I sure don't. Most of the time I just guess or look it up on Wikipedia.


Meh...
By Josh7289 on 6/6/2006 3:37:34 PM , Rating: 2
Until ATI fixes their drivers to allow 1:1 pixel scaling on LCDs, they're not getting my money.




RE: Meh...
By gersson on 6/6/2006 3:43:42 PM , Rating: 2
You've got to be kidding...

They're in Catalyst 6.5, man.

I use 1:1 for BF2 cos it doesnt properly support widescreen...

You Monitor has a say too.


RE: Meh...
By Josh7289 on 6/6/2006 4:08:50 PM , Rating: 2
First of all, monitor has NO say in it, but 1:1


RE: Meh...
By Josh7289 on 6/6/06, Rating: 0
RE: Meh...
By Phynaz on 6/6/2006 4:32:20 PM , Rating: 2
funny, I have a setting on my LCD that sets scaling options.


RE: Meh...
By Josh7289 on 6/6/2006 4:55:52 PM , Rating: 2
Some monitors are able to do this.


RE: Meh...
By Trisped on 6/7/2006 3:25:59 PM , Rating: 2
Yes, most LCD monitors scale. Unless you have a very strange LCD monitor (not a standard size) you can set the resolution to correctly correspond with your monitor. In fact, good monitors come with a drivers disk that tells the video card what resolutions, refresh rates, and color depth are available on your monitor.

It sounds like you are complaining about a problem either with your monitor drivers or the game/full screen program you are running. As has been noted else where, not all games support wide screen resolutions. Some can be hacked to, but most are designed to work only with 4:3 monitors. Sorry, this isn't ATI OR NVIDIA's fault.

And don't forget, NVIDIA has problems with their drivers too.


emm..
By JoKeRr on 6/6/2006 10:53:19 PM , Rating: 2
Geforce X1900?? wtf??? Isn't it supposed to be Radeon X1900 instead?




RE: emm..
By AMDfreak on 6/6/2006 11:01:11 PM , Rating: 2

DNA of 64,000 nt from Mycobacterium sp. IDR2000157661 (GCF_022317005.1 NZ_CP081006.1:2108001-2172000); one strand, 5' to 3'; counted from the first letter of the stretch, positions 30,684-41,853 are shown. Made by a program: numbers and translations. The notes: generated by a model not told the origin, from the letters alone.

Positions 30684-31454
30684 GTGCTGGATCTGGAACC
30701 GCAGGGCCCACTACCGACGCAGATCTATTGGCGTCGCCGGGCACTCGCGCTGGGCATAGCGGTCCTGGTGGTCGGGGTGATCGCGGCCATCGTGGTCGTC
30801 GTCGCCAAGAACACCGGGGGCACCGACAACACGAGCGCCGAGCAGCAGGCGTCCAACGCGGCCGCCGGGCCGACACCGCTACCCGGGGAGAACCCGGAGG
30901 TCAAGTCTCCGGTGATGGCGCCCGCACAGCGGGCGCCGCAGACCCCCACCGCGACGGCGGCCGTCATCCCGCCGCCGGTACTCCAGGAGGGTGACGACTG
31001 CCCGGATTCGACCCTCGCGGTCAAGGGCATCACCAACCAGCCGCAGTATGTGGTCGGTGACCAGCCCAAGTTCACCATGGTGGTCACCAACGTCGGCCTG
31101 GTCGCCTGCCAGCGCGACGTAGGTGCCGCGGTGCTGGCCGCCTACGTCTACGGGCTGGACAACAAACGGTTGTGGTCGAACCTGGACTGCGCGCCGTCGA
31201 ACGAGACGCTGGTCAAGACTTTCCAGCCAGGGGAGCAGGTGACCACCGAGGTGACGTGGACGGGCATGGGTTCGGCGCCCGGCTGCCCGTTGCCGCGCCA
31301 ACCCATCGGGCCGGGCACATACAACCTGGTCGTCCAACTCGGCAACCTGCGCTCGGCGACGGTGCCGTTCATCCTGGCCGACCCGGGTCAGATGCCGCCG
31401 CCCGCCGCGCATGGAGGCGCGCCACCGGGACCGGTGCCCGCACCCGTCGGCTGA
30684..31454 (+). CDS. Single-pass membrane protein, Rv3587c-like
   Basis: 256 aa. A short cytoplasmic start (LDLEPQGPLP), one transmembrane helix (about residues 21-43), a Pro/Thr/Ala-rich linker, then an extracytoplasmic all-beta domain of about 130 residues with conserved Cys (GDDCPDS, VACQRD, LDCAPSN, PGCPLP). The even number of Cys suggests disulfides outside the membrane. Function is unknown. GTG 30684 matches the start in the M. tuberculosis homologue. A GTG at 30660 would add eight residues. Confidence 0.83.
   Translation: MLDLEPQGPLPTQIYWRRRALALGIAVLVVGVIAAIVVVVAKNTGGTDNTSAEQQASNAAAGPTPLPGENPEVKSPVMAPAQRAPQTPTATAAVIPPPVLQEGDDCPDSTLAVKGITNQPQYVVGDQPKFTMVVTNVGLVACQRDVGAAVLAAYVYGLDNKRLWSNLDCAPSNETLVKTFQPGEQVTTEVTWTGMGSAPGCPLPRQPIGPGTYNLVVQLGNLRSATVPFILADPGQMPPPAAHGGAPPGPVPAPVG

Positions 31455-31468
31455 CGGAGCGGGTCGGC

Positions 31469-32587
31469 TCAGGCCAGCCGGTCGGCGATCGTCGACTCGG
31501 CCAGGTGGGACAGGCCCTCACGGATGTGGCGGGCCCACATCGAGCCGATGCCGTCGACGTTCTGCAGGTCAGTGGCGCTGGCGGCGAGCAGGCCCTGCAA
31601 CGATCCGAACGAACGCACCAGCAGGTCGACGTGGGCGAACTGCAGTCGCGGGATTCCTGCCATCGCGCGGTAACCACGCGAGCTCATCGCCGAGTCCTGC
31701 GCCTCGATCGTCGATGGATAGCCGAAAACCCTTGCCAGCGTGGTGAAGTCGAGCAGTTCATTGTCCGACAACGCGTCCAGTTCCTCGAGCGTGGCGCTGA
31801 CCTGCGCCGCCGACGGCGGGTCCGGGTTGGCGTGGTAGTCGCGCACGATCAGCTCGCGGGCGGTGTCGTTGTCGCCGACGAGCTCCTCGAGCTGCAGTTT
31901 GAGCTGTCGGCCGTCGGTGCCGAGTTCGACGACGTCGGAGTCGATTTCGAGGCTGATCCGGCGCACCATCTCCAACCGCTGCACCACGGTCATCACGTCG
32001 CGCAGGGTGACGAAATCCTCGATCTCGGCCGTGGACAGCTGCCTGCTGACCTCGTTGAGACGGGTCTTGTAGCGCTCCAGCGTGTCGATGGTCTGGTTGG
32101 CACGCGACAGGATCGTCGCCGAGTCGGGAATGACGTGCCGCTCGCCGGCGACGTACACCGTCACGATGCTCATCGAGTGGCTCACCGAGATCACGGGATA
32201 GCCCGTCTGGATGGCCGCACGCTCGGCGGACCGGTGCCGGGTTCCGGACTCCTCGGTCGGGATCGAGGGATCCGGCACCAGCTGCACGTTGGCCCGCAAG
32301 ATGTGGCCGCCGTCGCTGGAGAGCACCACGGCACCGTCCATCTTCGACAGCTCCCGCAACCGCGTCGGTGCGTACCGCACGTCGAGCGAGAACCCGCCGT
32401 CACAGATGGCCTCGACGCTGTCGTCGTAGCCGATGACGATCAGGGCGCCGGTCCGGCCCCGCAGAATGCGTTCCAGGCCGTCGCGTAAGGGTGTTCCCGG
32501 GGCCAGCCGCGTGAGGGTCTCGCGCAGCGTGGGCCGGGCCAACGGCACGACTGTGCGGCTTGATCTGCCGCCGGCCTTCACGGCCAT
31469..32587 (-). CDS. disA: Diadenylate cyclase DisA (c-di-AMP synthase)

Holy mixed marchitechure Batman!


RE: emm..
By Visual on 6/7/2006 1:47:58 AM , Rating: 1
nah, your info is out of date.
it's been geforce ever since nvidia bought ati.


RE: emm..
By Chillin1248 on 6/7/2006 2:29:00 AM , Rating: 3
Don't tell me you also missed out on the Radeon 7900? Man you are out of date...


RE: emm..
By Tuan Nguyen on 6/7/2006 3:56:42 AM , Rating: 2
Sorry about that. Fixed.


Tuan


Is this where we are heading?
By clementlim on 6/6/2006 3:25:14 PM , Rating: 2
Is this it? Being softly "forced" to use dual GPU? Hope they will use dual cores...




RE: Is this where we are heading?
By surt on 6/6/2006 3:32:44 PM , Rating: 2
There's little point in dual core for graphics.

Dual core allows x86 processors to run multiple threads simultaneously. Graphics processors are already extremely parallel, and have plenty of room for further parallelization at the instruction level. Basically, rather than ever do dual core, they'll just keep making their processors able to handle more pixels in parallel. Or from another perspective, they are already at 16 'cores' and counting.

They don't want to make a single, double wide chip because yeilds would be problematic. So instead, they'll put 2 or more GPUS on a single board.


RE: Is this where we are heading?
By clementlim on 6/6/2006 3:36:27 PM , Rating: 2
So I guess going the GeForce 7950GX2 route then? Oh, i can feel my wallet burning...


RE: Is this where we are heading?
By surt on 6/6/2006 3:55:55 PM , Rating: 2
Indeed, though I'd expect with refinement that they'll get two GPUs onto one PCB intead of 2 pcbs.


Any SLI board?
By Doormat on 6/6/2006 3:58:53 PM , Rating: 2
"The last trick up ATI's sleeve for 2006 is integrated Crossfire. ATI RV560 and RV570 will use an on-chip Crossfire logic that will allow for any motherboard to use dual GPUs in Crossfire mode. "

I believe the AT article yesterday said that this wont work on the new i965 MCH because of disabled peer writes or something like that in the PCI-E implementation.




RE: Any SLI board?
By haelduksf on 6/6/2006 8:16:25 PM , Rating: 2
I believe that means that *current* crossfire won't work on i965 mobos. The new crossfire implementation might be able to squeeze around that.


RE: Any SLI board?
By Trisped on 6/7/2006 3:32:04 PM , Rating: 2
Maybe they meant any SLI/Crossfire/Third party SLI
Mother board would work with their new cards. It is doubtful that the i965 will have the 2 PCIe 16x ports to even try this on.

We (well, mainly AT) have complained about proprietary boards, well now ATI has opened the market up to allow crossfire cards to work on anyone's board designed to support multi GPU set ups. This is what the promised to begin with isn't it?


ATI R600
By GNStudios on 6/8/2006 2:25:59 AM , Rating: 2
Does ANYONE know anything about R600? I've been waiting a long time...




RE: ATI R600
By ElFenix on 6/9/2006 9:43:35 AM , Rating: 2
It'll have quad band memory, 64 unified pipes, and be able to make coffee in the morning.


RE: ATI R600
By The Cheeba on 6/11/2006 2:11:42 AM , Rating: 2
But it won't save you money on car insurance.